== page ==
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					David Bressoud, Macalester College
Visualizing the Future of Mathematics
Education, USC, April 13, 2007
This PowerPoint will be available at
www.macalester.edu/~bressoud/talks
80% precalculus
and precollege
53% introductory
and precollege
53% introductory
and precollege,
72% if you count
Calculus I as high
school math
Over the past
quarter century,
total enrollment
has increased 42%.
College faculty cannot afford to ignore what is
happening in K-12 education.


Initiatives to clarify expectations:
•NCTM Focal Points
•College Board Standards for College Success:
Mathematics and Statistics
•Achieve, Inc. (National Governor’s Association),
Secondary Mathematics Expectations
1. Calculus Reform Reaches Maturity
2. Challenges of the Movement of Calculus into
   High School
3. Conclusion
January, 1986, Tulane — What has happened since?
January, 1986, Tulane — What has happened since?
•Major NSF calculus initiative
January, 1986, Tulane — What has happened since?
•Major NSF calculus initiative
•Noticeable change in the texts:
   Symbolic, graphical, numerical, written representations
   Incorporation of calculator and computer technology
   More varied problems, opportunities for exploration in
   depth
January, 1986, Tulane — What has happened since?
•Major NSF calculus initiative
•Noticeable change in the texts:
   Symbolic, graphical, numerical, written representations
   Incorporation of calculator and computer technology
   More varied problems, opportunities for exploration in
   depth
•No noticeable shift in the syllabus
January, 1986, Tulane — What has happened since?
•Major NSF calculus initiative
•Noticeable change in the texts:
   Symbolic, graphical, numerical, written representations
   Incorporation of calculator and computer technology
   More varied problems, opportunities for exploration in
   depth
•No noticeable shift in the syllabus
•Advanced Placement Calculus embraced calculus reform in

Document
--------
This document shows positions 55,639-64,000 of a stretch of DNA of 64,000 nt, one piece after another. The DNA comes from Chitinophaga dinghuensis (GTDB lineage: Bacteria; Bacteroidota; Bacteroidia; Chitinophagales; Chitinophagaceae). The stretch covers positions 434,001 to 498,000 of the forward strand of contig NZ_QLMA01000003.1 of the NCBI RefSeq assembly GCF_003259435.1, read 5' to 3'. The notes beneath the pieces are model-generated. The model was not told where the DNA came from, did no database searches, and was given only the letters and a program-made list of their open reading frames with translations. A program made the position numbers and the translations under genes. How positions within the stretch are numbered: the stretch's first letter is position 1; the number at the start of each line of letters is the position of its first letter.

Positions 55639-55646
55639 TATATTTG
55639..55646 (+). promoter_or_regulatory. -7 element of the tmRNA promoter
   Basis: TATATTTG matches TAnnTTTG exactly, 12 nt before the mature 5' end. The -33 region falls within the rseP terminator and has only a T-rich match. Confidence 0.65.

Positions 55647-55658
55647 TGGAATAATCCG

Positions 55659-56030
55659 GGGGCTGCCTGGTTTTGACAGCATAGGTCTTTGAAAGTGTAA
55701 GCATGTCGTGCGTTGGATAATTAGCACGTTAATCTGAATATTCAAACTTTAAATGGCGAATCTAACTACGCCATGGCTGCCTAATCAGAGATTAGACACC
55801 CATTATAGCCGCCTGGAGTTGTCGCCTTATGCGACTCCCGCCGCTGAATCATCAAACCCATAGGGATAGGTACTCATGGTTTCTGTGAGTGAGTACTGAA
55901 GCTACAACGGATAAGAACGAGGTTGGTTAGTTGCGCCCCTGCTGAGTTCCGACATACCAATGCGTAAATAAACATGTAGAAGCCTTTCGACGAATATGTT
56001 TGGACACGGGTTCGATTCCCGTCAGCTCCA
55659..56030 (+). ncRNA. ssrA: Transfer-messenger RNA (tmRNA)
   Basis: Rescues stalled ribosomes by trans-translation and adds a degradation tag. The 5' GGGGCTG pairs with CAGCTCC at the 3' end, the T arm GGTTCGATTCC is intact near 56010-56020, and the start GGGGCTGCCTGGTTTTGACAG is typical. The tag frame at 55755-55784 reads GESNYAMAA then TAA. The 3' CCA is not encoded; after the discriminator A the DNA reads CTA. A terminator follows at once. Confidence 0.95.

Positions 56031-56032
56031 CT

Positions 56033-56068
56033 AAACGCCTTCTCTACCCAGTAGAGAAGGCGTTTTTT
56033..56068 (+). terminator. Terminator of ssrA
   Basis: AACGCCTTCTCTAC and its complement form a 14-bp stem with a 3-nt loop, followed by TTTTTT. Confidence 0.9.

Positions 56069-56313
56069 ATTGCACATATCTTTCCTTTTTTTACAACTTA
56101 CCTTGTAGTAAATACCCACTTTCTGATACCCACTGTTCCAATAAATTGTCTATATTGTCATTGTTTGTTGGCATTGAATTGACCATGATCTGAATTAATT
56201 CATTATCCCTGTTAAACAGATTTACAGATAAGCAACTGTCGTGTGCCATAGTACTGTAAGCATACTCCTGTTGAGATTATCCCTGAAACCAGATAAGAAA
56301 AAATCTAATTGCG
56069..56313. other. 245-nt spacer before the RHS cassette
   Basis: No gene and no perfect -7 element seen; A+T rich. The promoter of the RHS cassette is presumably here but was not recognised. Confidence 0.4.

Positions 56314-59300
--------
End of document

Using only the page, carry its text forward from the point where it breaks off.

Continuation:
mid-1990s (Kenelly, Kennedy, Solow, Tucker)
2003 AP                                       Graph of f '
Calculus exam
AB4/BC4



Let f be a function defined on the closed interval  3  x  4 with
f 0   3. The graph of f ', the derivative of f , consists of one line
segment and a semicircle, as shown.


(b) Find the x-coordinate of each point of inflection of the graph of
f on the open interval  3  x  4. Justify your answer.
2003 AP                                     Graph of f '
Calculus exam
AB4/BC4



Let f be a function defined on the closed interval  3  x  4 with
 What about: “At x = 2 because it is the location of a local
 f 0   3. The graph of f ', the derivative of f , consists of one line
 maximum of the graph of f .”? Does this necessarily imply
 a point of a semicircle, the graph
segment andinflection of as shown. of f ?


(b) Find the x-coordinate of each point of inflection of the graph of
f on the open interval  3  x  4. Justify your answer.
At 5-year intervals starting in 1990, CBMS has been
tracking number of sections of mainstream Calculus I
that use various markers of reform calculus:
•Use of graphing calculators
•Use of computer assignments
•Use of writing assignments
•Use of group projects
Results from 2005 are just in.
Use of online resources in
mainstream Calculus I (2005):
PhD:       9%
MA:        2%
BA:        2%
2-year:    5%
AP Calculus currently growing at
>14,000/year (about 6%)
AP Calculus currently growing at
>14,000/year (about 6%)




Estimated # of students taking
Calculus in high school (NAEP,
2005): ~ 500,000

Estimated # of students taking
Calculus I in college: ~ 500,000
(includes Business Calc)
~200,000 arrive with credit for calculus (includes
AP, IB, dual enrollment, transfer credit)
~300,000 retake calculus taken in HS
   Some start by retaking the calculus they
   studied in high school